In addition to discussing the advantages of a possible BRICS expansion, there are other key points to consider.

Since its creation, BRICS has focused on two areas: first is economic and financial governance – giving priority to coordination within the G20, including reform of the IMF and the World Bank. Second is political governance advocating the reform of the United Nations and its Security Council. BRICS countries present themselves as reformist countries, not disruptors, of the current international order. Thus, it is legitimate to ask whether the expansion of BRICS will reinforce the original narrative that emphasized the reform of international institutions in view of a greater participation of BRICS countries in the international decision-making process (which resulted in the creation of the NDB) or whether "BRICS Plus" would just end up as an economic platform for investment and trade and make the reformist agenda disappear.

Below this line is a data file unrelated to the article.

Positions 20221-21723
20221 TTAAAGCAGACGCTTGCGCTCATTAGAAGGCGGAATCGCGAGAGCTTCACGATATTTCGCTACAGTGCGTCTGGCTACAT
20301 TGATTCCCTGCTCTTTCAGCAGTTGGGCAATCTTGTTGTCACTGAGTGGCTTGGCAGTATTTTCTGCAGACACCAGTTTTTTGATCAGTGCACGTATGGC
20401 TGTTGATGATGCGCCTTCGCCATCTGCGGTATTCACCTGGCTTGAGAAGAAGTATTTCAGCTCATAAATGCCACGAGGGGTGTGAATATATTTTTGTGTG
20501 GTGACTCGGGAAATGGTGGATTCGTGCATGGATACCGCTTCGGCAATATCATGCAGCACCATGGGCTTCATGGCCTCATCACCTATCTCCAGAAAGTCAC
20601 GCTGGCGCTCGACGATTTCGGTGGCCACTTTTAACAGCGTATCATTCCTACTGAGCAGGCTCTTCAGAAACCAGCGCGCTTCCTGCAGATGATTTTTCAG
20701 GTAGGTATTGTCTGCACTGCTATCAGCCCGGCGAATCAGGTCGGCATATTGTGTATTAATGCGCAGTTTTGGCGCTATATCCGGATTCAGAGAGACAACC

It is important to point out that BRICS' scope is not limited to investment, international trade, and hard power issues. The five countries share the perception that they need to expand cooperation in the area of governance because there are common challenges, such as those arising from the urbanization process, the fight against pollution, poverty reduction and inequality, and the promotion of innovation and new technologies. In these matters, both business and academic forums can make a significant contribution as they help to promote dialogue.